If appellant's position were accepted, it would allow an entire family living in a single household with numerous automobiles to obtain underinsured motorist coverage for each family member through a single insurance policy on one of the automobiles in the household. If this result were allowed, it would most likely result in higher insurance premiums on all insureds (even those without family members living at their residence) since insurers would be required to factor expanded coverage cost into rates charged for underinsured motorist coverage.
Id. at 1010. The court went to hold that the exclusion was a valid bar to Eichelman's claim for UIM benefits. See id. (stating that "it is only in the clearest of cases that a court may make an alleged public policy the basis of judicial decision . . . [and t]he case sub judice is not the clearest of cases").
¶ 30 In the instant case, we are convinced that the court's holding in Eichelman bars Appellant from recovering UIM benefits from Old Guard. Whereas in this case, Appellant and her husband purchased UIM coverage on the motorcycle, they only purchased $15,000 in UIM coverage and they purchased it from an insurer other than Old Guard. They now seek UIM benefits from Old Guard for an insurance policy that provides "$100,000 per person/$300,000 per accident with stacking on three other vehicles." T.C.O. at 2. Were we to accept Appellant's position, a family with multiple vehicles could insure one vehicle with one insurer for a high amount of UIM coverage and insure the remaining vehicles with another insurer for minimum UIM coverage, and yet still recover from the former insurer when the latter's benefits prove inadequate when an accident occurs.
¶ 31 The inequity of this situation is amplified when one considers the types of vehicles involved. Surely, the amount of the premium that an insured pays for UIM coverage bears a correlation to the amount of risk assumed for insuring someone while operating certain types of vehicles. To state the obvious, one is more likely to suffer greater injury in an accident when operating a motorcycle than when operating a large sport utility vehicle. Generally then, one would expect an insurer to demand higher UIM premiums to insure against the risk of greater injury for the operator of the motorcycle. Again, were we to accept Appellant's position, a party could purchase a minimal amount of UIM coverage for a motorcycle from one insurer and purchase a much higher amount of UIM coverage for an automobile from another insurer, and yet still collect UIM benefits from the latter when the former's benefits prove inadequate.
¶ 32 If such a result were permitted, it would certainly result in higher insurance premiums on all insureds within the Commonwealth because insurers would have to collect premiums for unknown potential risks that they did not contract for. As the court stated in Eichelman, "the above analysis demonstrates that allowing the `household exclusion' language to stand supports the legislatively stated public policy of reducing insurance costs." Eichelman, 711 A.2d 1010. This case is far from "the clearest of cases" and, therefore, we do not find that the household exclusion in this case violates public policy. Accordingly, we hold that a person who carries inadequate UIM coverage with one insurer is not entitled to recover UIM benefits from a second insurer where a clear and unambiguous household exclusion in the second insurer's policy precludes recovery of UIM benefits for damages suffered while occupying a vehicle owned by the insured and not insured for UIM coverage under the policy with the second insurer.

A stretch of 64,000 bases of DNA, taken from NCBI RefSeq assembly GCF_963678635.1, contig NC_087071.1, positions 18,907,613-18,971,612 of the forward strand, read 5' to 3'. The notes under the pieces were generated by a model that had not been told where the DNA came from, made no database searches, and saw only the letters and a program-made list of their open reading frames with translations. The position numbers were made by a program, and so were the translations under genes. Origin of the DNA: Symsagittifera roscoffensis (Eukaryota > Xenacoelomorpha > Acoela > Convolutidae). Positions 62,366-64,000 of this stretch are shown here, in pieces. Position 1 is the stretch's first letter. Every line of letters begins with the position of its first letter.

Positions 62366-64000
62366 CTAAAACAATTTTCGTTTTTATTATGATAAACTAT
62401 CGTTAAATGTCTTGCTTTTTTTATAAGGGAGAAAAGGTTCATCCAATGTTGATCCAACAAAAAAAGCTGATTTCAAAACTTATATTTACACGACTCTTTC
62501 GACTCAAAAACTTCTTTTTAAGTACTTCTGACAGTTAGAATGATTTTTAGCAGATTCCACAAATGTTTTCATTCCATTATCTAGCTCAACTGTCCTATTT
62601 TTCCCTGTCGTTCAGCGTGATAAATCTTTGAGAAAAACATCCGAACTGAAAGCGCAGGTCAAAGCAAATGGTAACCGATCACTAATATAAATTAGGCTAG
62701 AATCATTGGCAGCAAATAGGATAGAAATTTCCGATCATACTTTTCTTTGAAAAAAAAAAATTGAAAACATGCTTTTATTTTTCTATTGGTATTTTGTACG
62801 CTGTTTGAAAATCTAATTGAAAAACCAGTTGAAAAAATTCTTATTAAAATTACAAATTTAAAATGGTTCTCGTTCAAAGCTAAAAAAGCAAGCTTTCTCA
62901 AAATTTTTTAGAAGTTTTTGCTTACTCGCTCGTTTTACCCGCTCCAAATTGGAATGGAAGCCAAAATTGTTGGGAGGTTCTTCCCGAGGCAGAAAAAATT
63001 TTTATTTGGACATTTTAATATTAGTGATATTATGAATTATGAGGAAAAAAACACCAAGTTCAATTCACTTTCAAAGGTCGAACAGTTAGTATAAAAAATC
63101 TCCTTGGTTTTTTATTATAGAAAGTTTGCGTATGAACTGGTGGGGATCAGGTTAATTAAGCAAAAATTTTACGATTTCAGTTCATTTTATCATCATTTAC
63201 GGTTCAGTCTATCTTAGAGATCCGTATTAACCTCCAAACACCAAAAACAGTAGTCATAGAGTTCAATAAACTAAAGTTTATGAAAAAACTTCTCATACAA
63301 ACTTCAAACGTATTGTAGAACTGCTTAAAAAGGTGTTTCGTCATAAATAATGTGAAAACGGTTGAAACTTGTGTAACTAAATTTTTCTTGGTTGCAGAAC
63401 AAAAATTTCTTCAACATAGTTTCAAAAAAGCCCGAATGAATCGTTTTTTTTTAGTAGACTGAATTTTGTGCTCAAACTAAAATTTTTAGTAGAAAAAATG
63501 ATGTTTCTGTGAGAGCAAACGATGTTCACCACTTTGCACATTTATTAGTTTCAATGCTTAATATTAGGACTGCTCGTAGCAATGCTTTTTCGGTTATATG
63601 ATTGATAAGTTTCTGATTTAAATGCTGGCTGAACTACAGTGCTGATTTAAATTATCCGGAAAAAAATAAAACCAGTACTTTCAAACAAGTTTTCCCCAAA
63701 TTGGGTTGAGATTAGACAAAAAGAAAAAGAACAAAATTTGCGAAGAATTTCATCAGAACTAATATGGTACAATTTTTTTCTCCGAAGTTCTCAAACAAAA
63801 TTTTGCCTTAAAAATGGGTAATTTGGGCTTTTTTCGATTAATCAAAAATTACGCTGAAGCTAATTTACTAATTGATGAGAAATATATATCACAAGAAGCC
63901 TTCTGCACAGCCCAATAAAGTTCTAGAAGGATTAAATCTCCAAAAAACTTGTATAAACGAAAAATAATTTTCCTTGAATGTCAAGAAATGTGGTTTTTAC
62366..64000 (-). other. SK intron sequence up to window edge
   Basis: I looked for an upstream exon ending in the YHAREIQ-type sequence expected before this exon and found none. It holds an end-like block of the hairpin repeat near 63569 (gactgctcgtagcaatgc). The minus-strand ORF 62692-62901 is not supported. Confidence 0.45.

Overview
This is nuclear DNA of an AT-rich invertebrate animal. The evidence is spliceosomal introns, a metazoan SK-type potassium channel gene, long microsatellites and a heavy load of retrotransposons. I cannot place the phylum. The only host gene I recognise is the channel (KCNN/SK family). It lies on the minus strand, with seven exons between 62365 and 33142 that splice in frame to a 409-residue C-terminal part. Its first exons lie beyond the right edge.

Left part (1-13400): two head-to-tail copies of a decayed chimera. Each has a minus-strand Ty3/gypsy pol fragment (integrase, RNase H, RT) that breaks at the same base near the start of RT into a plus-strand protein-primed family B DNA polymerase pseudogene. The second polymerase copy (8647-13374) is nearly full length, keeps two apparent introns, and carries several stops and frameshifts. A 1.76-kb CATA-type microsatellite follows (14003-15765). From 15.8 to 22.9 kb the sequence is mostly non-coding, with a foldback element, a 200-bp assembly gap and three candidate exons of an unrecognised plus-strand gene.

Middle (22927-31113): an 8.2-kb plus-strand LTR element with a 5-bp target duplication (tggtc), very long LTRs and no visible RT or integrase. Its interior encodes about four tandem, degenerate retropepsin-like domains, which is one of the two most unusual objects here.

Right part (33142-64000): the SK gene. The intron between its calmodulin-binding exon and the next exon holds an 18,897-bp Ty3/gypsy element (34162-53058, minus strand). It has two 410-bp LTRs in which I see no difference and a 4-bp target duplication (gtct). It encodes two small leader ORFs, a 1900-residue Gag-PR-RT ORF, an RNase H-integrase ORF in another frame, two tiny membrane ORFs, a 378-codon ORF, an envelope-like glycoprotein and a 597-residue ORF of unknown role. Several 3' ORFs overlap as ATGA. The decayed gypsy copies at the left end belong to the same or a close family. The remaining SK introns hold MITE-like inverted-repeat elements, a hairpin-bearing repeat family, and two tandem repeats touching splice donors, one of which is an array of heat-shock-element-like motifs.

¶ 33 Finally, we address the second question raised by Appellant, namely that we should remand this case to await the outcome of Prudential Property and Casualty Ins. Co. v. Colbert, 1998 U.S. Dist. LEXIS 23225 (W.D.Pa. 1998). According to Appellant, the case involves the precise issue before us in the instant appeal, and on appeal to the Circuit Court of Appeals for the Third Circuit, the court certified questions regarding this issue to the Pennsylvania Supreme Court. If indeed the issue is precisely the same, then Appellant may of course file a petition for allowance of appeal with the Pennsylvania Supreme Court if she believes that she is aggrieved by our decision here. Appellant cites no authority that would indicate that that would be anything other than the proper procedure to follow.
¶ 34 Order AFFIRMED.